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Ericsson’s FCPA Settlement Casts a Significant Shadow Across the FCPA Landscape

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In what is the second largest Foreign Corrupt Practices enforcement action to date, earlier this month, Swedish telecom giant Ericsson agreed to pay the Department of Justice (DOJ) and the U.S. Securities and Exchange Commission (SEC) over one billion dollars to resolve the U.S. Government’s multi-year investigation into violations of the FCPA arising from millions of dollars paid in bribes across the world. Ericsson agreed to pay a criminal penalty of over $520 million and approximately $540 million to the SEC.  One of the company’s subsidiaries, Ericsson Egypt Ltd, also pleaded guilty to a charge of conspiracy to violate the anti-bribery provisions of the FCPA. The parent company entered into a three-year deferred prosecution agreement (DPA) with the DOJ in connection with a criminal information filed in the Southern District of New York charging the Company with conspiracies to violate the anti-bribery, books and records, and internal controls provisions of the FCPA, which included an agreement to retain an independent monitor.

According to Ericsson’s plea, over the course of 17 years, the company conspired with others in an extensive scheme to pay bribes, falsify books and ignore internal compliance protocols. Utilizing third parties, Ericsson made bribe payments to government officials and also to manage off-the-book slush funds. Ericsson regularly engaged these third parties through fraudulent contracts and paid them through counterfeit invoices. The countries involved included Djibouti, China, Vietnam, Indonesia and Kuwait.

As a result of the DPA, Ericsson has agreed to continue to enhance its internal controls and its compliance program. In addition to the appointed monitor, some of Ericsson’s Ethics and Compliance program improvements include hiring additional resources for its compliance and investigative functions, enhancing the due diligence process of third parties, including monitoring third-party engagement, introducing sophisticated analytic tools to better identify and prevent high-risk transactions and engagements, and enhancing internal messaging surrounding compliance-related campaigns.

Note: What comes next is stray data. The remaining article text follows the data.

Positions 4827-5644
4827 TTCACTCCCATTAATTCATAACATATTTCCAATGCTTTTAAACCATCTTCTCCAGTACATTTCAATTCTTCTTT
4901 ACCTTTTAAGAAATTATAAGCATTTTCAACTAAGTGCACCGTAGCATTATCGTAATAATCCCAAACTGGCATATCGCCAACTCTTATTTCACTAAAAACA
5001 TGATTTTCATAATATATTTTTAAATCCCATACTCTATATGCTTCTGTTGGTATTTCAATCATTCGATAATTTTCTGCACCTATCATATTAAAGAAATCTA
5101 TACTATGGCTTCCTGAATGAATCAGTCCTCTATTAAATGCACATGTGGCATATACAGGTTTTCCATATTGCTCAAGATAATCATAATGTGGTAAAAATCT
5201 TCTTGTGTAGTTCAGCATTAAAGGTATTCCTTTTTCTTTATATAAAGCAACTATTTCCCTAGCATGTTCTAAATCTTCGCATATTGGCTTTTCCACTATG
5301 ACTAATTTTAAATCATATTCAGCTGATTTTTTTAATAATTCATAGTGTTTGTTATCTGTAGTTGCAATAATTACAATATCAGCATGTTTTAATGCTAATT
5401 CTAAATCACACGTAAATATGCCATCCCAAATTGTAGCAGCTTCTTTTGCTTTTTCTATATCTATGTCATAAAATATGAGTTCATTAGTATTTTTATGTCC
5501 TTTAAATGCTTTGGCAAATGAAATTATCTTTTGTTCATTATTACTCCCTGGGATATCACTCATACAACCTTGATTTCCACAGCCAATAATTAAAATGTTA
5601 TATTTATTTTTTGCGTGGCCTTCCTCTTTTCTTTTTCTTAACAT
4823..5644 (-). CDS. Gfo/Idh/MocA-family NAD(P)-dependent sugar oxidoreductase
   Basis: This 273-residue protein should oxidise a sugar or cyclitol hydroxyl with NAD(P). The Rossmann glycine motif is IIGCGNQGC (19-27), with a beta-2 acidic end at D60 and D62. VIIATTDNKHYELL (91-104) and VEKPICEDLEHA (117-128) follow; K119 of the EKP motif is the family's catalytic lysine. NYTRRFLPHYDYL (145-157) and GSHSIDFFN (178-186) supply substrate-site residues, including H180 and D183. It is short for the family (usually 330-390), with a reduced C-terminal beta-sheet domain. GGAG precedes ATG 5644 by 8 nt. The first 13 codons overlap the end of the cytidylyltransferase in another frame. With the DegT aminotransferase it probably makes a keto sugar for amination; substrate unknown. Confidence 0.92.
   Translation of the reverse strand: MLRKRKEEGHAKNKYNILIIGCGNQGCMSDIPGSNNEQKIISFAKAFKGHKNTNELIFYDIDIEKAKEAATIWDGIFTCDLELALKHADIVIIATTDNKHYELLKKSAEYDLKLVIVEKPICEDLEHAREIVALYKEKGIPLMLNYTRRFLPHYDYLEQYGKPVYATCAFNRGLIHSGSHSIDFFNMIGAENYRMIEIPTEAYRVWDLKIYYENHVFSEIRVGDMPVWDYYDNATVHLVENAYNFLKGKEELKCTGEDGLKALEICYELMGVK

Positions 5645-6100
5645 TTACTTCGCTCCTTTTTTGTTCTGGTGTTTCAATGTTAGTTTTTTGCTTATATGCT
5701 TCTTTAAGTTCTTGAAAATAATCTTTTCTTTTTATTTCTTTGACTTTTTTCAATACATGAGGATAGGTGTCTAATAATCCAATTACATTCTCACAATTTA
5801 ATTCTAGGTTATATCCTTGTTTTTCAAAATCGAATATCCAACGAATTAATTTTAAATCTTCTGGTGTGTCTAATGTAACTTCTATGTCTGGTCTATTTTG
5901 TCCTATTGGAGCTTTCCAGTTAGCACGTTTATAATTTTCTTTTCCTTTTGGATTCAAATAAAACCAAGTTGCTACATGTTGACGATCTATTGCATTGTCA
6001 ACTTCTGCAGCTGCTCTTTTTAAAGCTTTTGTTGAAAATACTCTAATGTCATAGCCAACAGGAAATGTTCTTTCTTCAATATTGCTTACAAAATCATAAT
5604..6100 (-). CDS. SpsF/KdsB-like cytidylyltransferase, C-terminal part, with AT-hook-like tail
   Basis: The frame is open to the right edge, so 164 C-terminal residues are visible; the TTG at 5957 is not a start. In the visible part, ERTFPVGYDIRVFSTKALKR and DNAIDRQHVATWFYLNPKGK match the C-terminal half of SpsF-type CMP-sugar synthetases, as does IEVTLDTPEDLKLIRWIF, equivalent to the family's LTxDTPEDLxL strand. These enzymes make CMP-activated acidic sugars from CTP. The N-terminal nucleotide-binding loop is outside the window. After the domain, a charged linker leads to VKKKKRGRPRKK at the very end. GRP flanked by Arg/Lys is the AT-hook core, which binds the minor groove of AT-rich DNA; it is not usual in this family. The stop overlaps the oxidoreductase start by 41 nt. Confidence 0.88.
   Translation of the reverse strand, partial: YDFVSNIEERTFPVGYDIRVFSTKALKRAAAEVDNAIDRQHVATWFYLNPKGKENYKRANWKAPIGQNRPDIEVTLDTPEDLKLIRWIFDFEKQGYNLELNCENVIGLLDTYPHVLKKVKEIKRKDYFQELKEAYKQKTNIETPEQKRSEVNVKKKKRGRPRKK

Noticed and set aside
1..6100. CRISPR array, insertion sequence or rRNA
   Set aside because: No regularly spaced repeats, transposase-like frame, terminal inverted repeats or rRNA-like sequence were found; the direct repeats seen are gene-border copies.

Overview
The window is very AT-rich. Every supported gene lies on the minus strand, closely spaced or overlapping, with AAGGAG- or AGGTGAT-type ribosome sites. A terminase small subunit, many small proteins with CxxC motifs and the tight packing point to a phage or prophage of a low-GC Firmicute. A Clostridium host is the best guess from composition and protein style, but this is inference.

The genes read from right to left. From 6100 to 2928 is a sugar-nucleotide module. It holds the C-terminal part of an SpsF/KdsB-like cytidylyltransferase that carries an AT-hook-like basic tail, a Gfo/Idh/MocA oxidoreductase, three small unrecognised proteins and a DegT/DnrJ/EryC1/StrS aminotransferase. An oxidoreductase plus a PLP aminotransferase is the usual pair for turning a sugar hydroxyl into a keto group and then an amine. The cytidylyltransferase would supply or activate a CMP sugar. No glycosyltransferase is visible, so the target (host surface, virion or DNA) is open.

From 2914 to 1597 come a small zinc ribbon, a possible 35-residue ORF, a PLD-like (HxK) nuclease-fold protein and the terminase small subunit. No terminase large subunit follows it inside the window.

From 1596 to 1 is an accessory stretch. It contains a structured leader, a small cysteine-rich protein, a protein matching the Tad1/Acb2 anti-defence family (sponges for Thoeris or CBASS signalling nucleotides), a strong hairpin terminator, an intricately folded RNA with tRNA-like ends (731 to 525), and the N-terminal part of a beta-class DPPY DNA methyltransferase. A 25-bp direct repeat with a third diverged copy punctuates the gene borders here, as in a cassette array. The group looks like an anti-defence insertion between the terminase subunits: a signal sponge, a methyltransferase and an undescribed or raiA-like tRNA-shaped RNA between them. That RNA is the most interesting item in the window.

Takeaways for Your Company

The Ericsson settlement highlights the continuing FCPA enforcement efforts in the telecommunications industry resulting in fines and penalties of over $3 billion. Ericsson will now pay more than just the price of a $1 billion settlement; it will undergo significant change under a corporate monitor and will suffer serious reputational harms as it continues to operate. Violations of the FCPA can result in serious repercussions. Criminal sanctions can arise either from violations of the anti-bribery provisions or the FCPA’s accounting provisions. Companies that violate the FCPA are subject to fines of up to $2 million; and individuals making corrupt payments may be fined up to $100,000 and imprisoned up to five years.

With FCPA prosecutions under the anti-bribery provisions of the FCPA picking up steam, companies can no longer afford to adopt or maintain a lax attitude toward corrupt payments overseas.

Given the current regulatory environment, here are some practical guidelines that companies may want to heed to assure compliance with the FCPA’s anti-bribery provisions:

  • Companies should establish and implement an effective FCPA compliance program.
  • Companies should designate an FCPA compliance officer.
  • Companies should create a culture of compliance.
  • Companies should create education and training programs to assure effective compliance.
  • Companies should establish an anonymous compliance internal tipline.
  • Companies should perform FCPA due diligence during mergers and acquisitions.
  • Companies should conduct periodic internal FCPA forensic audits.
  • Companies that discover FCPA violations should consider the substantial benefits of self-reporting the violations to the government.

With a strong internal compliance program, strong internal controls, and a corporate culture that does not tolerate illegal behavior, companies can avoid being the subject of the next SEC or DOJ cautionary tale.

For more information, please contact Jeffrey M. Kolansky, Chair,  White Collar Defense and Corporate Compliance Group at 215-279-9693 or, or Allison L. Borgatti at 215- 246-3116 or

DISCLAIMER: This client advisory is for general information purposes only. It does not constitute legal or tax advice, and may not be used and relied upon as a substitute for legal or tax advice regarding a specific issue or problem. Advice should be obtained from a qualified attorney or tax practitioner licensed to practice in the jurisdiction where that advice is sought.